Sam Altman became the face of the artificial intelligence craze through his role as chief executive officer of OpenAI. But his wealth goes far beyond the startup behind ChatGPT.

The 38-year-old is worth at least $2 billion, according to the Bloomberg Billionaires Index, which is valuing his fortune for the first time. That figure doesn’t include any stake in OpenAI, which was recently valued at $86 billion. Altman has repeatedly said that he does not own equity in the company. Rather, much of his traceable wealth is in a web of VC funds and startup investments, and is set to grow with the initial public offering of Reddit, where he’s among the largest shareholders. 

Altman declined to comment. 

Altman became a globe-trotting AI evangelist, using his pulpit to both inspire and terrify with his predictions about what the technology augurs for elections, art, education, economies and society. As OpenAI’s ChatGPT turbocharged a stock market rally, his profile grew — and his recent time in the spotlight has included bouts of intrigue and controversy.

Elon Musk, a co-founder of OpenAI, sued Altman and the startup Thursday for violating its founding mission by prioritizing profit over benefiting humanity. Late last year, Altman was suddenly ousted from OpenAI after the board said he hadn’t been “consistently candid in his communications” — but he was reinstated days later. (Regulators are now studying his internal messages as part of a probe into whether investors were misled, the Wall Street Journal reported Thursday.)

The sources of his wealth are relatively opaque. Altman invests in an array of closely held companies such as Musk’s Neuralink that don’t disclose his precise stake and are not included in Bloomberg’s wealth calculation. 

The bulk of his traceable net worth comes from $1.2 billion invested in a set of venture capital funds with variations on the name Hydrazine Capital, according to regulatory filings and Bloomberg estimates. He has an additional $434 million in funds at Apollo Projects, which invests in “moonshots,” according to its website.

Some of those VC funds are among the entities affiliated with Altman that own 8.7% of Reddit, the popular message-board site that filed for an IPO last week. The offering could value the company at as much $6.5 billion, the Wall Street Journal reported Friday. That would provide a windfall for the funds, which have a stake more than double the size of Reddit co-founder Steve Huffman’s.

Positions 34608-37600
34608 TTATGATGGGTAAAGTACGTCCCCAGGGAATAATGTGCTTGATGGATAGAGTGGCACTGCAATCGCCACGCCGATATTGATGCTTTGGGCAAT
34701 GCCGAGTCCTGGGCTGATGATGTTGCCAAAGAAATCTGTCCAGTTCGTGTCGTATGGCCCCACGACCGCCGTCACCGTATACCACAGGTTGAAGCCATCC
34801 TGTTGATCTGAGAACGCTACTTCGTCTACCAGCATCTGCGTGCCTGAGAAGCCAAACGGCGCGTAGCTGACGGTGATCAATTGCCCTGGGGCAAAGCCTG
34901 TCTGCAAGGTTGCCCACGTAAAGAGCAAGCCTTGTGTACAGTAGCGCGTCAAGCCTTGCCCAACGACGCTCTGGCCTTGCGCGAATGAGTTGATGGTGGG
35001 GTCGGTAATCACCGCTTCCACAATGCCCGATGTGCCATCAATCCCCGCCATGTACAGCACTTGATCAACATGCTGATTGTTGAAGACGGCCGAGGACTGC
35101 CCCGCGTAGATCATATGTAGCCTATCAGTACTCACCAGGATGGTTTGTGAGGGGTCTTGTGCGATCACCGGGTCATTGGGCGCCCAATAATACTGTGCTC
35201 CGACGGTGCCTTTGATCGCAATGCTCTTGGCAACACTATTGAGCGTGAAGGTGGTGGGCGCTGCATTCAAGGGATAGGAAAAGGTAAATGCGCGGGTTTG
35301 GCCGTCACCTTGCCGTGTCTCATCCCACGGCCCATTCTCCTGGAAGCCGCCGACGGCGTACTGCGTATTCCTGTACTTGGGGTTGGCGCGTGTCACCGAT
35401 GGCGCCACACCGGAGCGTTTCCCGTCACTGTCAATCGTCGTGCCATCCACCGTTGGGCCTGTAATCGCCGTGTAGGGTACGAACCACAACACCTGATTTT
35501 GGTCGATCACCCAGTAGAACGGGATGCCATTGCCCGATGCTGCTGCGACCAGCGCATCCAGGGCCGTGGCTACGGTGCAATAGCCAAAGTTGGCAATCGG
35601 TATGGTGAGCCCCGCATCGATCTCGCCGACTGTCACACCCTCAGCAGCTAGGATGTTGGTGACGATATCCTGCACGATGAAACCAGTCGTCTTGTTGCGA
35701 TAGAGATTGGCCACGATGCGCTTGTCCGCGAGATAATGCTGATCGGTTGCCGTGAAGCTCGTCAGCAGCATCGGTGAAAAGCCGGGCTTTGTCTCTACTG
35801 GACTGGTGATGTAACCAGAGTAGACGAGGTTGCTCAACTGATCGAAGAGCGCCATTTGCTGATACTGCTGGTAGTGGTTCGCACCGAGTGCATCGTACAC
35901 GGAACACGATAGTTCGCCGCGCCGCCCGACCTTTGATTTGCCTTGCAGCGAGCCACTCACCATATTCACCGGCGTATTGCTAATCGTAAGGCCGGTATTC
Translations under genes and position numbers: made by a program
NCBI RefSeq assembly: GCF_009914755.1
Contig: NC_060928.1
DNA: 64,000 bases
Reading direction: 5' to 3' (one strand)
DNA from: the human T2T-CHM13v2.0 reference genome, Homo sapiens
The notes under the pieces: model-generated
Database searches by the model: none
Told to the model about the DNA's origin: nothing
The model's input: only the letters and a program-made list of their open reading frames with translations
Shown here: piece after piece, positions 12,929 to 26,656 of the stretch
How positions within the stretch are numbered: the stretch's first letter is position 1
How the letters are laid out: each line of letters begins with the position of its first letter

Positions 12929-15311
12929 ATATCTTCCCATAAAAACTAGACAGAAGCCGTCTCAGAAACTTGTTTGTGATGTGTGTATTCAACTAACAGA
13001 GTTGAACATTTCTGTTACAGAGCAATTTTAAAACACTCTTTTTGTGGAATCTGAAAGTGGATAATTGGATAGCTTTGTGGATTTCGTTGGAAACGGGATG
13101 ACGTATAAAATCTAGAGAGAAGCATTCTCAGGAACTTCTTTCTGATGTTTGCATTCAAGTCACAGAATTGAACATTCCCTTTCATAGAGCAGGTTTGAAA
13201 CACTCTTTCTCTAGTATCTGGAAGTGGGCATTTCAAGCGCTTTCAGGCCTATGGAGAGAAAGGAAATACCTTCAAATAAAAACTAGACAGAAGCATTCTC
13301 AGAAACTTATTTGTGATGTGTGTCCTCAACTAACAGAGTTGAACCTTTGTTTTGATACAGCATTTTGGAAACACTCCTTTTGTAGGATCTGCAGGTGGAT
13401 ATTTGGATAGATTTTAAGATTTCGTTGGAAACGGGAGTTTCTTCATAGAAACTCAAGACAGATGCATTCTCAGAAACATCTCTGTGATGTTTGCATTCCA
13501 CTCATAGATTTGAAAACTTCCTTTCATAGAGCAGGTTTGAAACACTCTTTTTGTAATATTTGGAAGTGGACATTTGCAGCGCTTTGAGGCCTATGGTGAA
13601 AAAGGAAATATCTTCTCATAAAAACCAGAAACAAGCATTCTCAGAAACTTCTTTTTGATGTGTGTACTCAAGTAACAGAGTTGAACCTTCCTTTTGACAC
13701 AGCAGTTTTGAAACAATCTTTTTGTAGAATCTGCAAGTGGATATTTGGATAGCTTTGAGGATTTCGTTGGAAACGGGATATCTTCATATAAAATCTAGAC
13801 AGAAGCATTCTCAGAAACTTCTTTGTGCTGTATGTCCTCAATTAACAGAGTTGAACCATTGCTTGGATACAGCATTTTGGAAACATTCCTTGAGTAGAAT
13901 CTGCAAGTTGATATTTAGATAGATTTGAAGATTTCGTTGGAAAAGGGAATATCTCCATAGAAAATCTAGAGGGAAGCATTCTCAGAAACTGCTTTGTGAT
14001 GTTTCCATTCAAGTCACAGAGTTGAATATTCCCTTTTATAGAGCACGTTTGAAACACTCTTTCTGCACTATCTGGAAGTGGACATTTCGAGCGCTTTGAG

Altman also lavished money on two lesser-known startups. He led a $500 million investment round in nuclear fusion company Helion Energy Inc. in 2021, and he invested $180 million in Retro Biosciences, which is working on lengthening the average human lifespan by 10 years. 

“It’s a lot,” Altman told the MIT Technology Review last year. “I basically just took all my liquid net worth and put it into these two companies.” 

YC Days

Altman overlapped with Huffman and fellow Reddit founder Alexis Ohanian in the first cohort of startup incubator Y Combinator in 2005. At the time, he was working on a geolocation company called Loopt, which turned out to be a relative flop for the now-storied venture program when it was acquired for little more than it raised.

That was only the beginning of Altman’s relationship to YC and its affiliated startups. He went on to become president of the incubator in 2014, and backed some of the best-known companies that moved through the YC accelerator, including Instacart.

A 2016 New Yorker profile quoted one YC partner who said Altman “went off and did something else on the side that we didn’t know about for a while” — that was YC Research, which later backed OpenAI. 

Altman left YC in 2019 to become CEO of OpenAI, which he co-founded as a nonprofit several years earlier. The company later added a for-profit structure with a cap on financial payouts to investors.

In Congressional testimony and interviews, Altman has said he doesn’t own equity in the company. While some employees have received equity-like compensation called profit-participation units, Altman doesn’t hold PPUs either, company spokesperson Steve Sharpe said in an emailed statement.

Sharpe also said Altman won’t receive any financial benefit from the OpenAI Startup Fund, which raised $175 million to take stakes in early-stage AI companies. Although regulatory filings show Altman owns more than 75% of the fund, he hasn’t invested his own money and won’t profit from its gains, according to Sharpe.

–With assistance from Biz Carson.

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